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Directions in Highway Safety, Fall 2007 Cover Page Download Newsletter pdf
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Fall 2007 | Vol. 10 | No. 3

National Designation Draws Attention to Teen Driver Safety

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Recently, Congress passed a resolution establishing every third week in October as National Teen Driver Safety Week. The first observance of the week was October 15-20.

On October 16, State Farm Insurance and The Children's Hospital of Philadelphia held a press event on Capitol Hill to raise the issue of teen driver safety to the national level. Congressman Charlie Dent (R-PA) and Senator Bob Casey (D-PA), who introduced the resolution in response to several tragic crashes involving Pennsylvania high school students, both spoke at the event.

Congressman Dent said the number of teens dying in vehicle crashes is at an unacceptable level and must be brought down. Senator Casey saw National Teen Driver Safety Week as an opportunity for schools and communities across the nation to weigh in on this important issue.

Also speaking was Lauren Poe from Ada, Oklahoma, representing the 100 teens that had convened in Washington for a State Farm studentled youth summit to talk about strategies to change driving behaviors and save lives. Poe lost two classmates in vehicle crashes and felt compelled to get involved and help prevent additional tragedies.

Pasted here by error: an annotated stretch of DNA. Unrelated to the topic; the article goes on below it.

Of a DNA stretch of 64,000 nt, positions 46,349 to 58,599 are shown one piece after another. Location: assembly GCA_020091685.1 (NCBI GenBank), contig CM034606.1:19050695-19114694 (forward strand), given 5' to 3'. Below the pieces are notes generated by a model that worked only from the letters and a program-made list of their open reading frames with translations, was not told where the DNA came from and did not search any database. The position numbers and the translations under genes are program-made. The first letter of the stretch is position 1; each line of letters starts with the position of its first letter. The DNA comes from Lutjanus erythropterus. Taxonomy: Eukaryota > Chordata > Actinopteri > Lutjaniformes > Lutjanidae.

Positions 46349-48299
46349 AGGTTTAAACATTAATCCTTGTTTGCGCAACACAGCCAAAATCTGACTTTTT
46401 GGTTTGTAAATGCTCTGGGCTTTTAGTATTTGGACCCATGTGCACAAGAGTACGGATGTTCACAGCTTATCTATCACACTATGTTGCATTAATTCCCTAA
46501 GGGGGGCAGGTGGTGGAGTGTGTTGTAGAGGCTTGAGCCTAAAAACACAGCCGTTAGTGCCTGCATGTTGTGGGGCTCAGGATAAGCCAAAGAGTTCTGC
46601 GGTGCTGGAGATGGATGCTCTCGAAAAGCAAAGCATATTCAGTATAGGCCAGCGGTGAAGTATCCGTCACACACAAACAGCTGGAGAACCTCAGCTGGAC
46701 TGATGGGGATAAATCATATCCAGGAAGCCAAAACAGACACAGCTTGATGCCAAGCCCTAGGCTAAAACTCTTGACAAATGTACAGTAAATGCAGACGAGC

Laurette Stiles, Vice President of Strategic Resources at State Farm, said the vision behind the week was to inspire dialogue. She shared some key findings from the teen summit. Specifically, teens want:

One way teens can get involved is through Project Ignition, a national service-learning grant program sponsored by State Farm and coordinated by the National Youth Leadership Council. Through Project Ignition, students develop teen driver safety campaigns that change how their schools and communities approach teenage driving. Applications are now being accepted for the 2008-09 school year.

National Teen Driver Safety Week

To celebrate the week, GHSA and the Ford Motor Company Fund partnered with the California Office of Traffic Safety to bring the popular Driving Skills for Life teen driving program to Inglewood, CA October 16 and 17. Three hundred teens participated in the hands-on driving experience.

Other State Highway Safety Offices have also gotten involved in teen driver safety. Some held activities during the week. Others have year-long programs focusing on teen belt use, graduated licensing and underage drinking.

To learn more, visit www.chop.edu. Find information on Project Ignition at www.sfprojectignition.com. For a list of State Highway Safety Office activities, visit www.ghsa.org/html/projects/ntdsw/2007.html.